Carlsen causes the next scandal against Niemann

Magnus Carlsen resigns against Hans Moke Niemann after just one move and then remains silent for days. Now the 31-year-old Carlsen can be heard from – without presenting evidence.

First causes a stir and then remains silent: the world chess champion Magnus Carlsen.


World chess champion Magnus Carlsen only made one move. Then he resigned in the sixth round of the Generation Cup; even before it had really begun. It was an affront with an announcement – although in this case the lack of an announcement was particularly striking. This scandal broke out on Monday last week (September 19).

Carlsen’s opponent was not a nobody in the scene, but Hans Moke Niemann, a 19-year-old American with Danish-Hawaiian roots, who surprisingly took a point from world champion Carlsen three weeks ago at the top tournament in St. Louis.

Almost exactly 24 hours after that memorable game, the 31-year-old Carlsen was to cause a storm of excitement.

Measures against fraud are strengthened

The facts can be told quickly: On September 4th, in the third round of the Sinquefield Cup, world champion Magnus Carlsen played with Weiss against Niemann, the world’s number 48, currently the greatest young talent in the USA. In the opening, the Norwegian Carlsen chose a rare secondary line, for which his opponent was well prepared. Niemann solved the opening problems convincingly and got the slightly better position. In a long final, in which neither side played flawlessly, he defeated the world champion.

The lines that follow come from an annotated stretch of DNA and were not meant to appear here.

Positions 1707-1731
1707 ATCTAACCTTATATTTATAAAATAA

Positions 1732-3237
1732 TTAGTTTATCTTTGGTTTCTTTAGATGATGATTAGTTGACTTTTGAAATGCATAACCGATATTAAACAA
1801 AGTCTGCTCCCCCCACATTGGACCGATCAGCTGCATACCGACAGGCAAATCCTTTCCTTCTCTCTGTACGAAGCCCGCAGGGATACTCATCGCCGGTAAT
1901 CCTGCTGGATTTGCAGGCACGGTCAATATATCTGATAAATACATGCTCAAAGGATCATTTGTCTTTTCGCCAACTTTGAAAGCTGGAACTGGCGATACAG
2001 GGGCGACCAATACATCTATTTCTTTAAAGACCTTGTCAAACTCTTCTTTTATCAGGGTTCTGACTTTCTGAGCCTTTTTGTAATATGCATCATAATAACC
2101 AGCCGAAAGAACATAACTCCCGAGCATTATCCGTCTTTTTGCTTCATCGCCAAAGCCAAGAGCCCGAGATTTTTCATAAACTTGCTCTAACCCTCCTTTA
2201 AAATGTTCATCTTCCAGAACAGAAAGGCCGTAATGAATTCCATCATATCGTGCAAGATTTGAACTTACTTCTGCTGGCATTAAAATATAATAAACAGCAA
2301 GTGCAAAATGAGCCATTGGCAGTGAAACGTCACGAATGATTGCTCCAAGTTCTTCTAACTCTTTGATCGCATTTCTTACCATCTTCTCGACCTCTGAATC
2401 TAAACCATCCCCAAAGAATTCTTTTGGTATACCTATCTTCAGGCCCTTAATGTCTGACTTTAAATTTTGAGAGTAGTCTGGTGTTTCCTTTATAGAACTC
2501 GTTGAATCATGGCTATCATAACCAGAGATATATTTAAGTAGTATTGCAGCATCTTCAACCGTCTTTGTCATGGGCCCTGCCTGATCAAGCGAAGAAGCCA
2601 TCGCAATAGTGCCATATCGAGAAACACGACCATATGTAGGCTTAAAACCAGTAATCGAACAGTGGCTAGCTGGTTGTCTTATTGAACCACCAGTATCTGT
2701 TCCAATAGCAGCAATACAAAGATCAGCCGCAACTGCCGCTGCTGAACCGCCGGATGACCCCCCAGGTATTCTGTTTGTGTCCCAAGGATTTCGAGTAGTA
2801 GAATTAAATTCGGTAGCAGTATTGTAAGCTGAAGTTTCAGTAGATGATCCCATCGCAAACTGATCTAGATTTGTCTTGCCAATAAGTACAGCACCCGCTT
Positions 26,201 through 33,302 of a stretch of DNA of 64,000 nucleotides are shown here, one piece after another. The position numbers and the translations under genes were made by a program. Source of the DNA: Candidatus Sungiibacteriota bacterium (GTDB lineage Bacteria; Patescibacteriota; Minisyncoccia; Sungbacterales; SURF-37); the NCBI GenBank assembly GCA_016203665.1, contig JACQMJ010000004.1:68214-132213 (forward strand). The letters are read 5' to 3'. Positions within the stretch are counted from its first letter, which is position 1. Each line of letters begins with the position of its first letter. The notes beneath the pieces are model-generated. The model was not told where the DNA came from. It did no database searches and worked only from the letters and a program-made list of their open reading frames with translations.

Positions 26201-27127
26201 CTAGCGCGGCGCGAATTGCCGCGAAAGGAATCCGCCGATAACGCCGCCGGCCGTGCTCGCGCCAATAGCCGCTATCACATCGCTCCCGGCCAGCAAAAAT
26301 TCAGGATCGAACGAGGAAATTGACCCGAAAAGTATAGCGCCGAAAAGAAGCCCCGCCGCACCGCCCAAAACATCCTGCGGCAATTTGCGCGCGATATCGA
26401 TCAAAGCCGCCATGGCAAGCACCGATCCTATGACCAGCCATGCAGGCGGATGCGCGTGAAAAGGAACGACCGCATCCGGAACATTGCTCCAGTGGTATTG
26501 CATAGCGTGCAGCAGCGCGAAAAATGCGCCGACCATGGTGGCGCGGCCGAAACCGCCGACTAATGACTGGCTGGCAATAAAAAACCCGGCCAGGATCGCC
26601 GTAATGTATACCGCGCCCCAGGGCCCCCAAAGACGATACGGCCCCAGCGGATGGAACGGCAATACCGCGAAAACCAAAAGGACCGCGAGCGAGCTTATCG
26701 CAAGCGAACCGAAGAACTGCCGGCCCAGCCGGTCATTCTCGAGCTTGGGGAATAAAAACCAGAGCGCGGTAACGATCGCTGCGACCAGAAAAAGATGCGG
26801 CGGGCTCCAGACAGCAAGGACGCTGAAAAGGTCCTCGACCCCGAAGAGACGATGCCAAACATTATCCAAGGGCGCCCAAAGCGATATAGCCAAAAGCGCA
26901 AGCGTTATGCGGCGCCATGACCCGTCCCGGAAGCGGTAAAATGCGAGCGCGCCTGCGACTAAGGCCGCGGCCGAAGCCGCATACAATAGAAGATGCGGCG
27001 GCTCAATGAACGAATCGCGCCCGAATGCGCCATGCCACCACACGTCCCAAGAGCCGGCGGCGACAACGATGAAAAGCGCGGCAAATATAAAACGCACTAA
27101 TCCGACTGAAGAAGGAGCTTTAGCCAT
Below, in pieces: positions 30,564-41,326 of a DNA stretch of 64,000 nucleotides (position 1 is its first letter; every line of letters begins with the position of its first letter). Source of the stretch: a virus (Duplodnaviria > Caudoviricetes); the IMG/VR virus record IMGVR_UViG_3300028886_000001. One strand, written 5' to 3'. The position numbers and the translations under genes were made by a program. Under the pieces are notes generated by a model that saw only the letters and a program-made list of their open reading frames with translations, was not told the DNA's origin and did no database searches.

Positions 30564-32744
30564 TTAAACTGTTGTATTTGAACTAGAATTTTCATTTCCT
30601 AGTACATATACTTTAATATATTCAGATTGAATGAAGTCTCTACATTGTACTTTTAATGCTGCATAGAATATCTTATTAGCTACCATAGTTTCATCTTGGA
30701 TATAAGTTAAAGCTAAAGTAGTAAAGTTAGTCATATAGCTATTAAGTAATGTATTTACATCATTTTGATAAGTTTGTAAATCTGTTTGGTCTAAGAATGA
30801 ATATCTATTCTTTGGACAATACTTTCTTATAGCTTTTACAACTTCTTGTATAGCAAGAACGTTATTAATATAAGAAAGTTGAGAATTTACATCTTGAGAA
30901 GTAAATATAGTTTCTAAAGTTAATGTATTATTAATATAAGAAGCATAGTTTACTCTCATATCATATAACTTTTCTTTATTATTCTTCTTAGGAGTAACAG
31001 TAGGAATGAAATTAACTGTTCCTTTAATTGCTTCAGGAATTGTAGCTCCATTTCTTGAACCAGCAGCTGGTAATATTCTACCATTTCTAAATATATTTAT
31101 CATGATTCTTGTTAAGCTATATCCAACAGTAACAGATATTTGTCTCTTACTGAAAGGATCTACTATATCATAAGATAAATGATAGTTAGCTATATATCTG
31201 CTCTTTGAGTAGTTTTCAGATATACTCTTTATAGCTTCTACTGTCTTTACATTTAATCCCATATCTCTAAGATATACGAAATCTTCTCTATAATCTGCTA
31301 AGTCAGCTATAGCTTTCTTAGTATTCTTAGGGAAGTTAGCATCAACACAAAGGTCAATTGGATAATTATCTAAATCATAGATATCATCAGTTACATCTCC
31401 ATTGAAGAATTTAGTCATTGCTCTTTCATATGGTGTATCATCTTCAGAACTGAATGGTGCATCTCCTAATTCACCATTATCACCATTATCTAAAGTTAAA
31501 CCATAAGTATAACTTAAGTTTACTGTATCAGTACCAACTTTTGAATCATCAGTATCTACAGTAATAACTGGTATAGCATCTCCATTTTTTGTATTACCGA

The next day, Carlsen abruptly withdrew from the tournament – an almost unprecedented occurrence at this level. He did not give an official reason for his withdrawal, only a cryptic tweet in which he quoted the football coach José Mourinho (“If I say something, I’m in big trouble”).

It was initially Carlsen’s only statement on the matter. No reason was given by the tournament organizers either, at the same time anti-cheating measures were increased in St. Louis. Players were screened for illicit electronic devices even more intensively and games were no longer broadcast live but were broadcast with a 15-minute delay, eliminating opportunities for online fraud.

“Progress in on-site games is unusual”

On Monday evening, Carlsen made a detailed statement in a written statement about his withdrawal from the duel with Niemann and his departure from the Candidates Tournament in St. Louis. Carlsen wrote: “I believe he has cheated more times than he has publicly admitted.”

Niemann’s progress in on-site games is unusual, Carlsen continued. “During our game at the Sinquefield Cup, I got the impression that he wasn’t fully focused and focused on the game at the crucial moments, while he was superior to me with the black in a way that I only know from a small group of people. »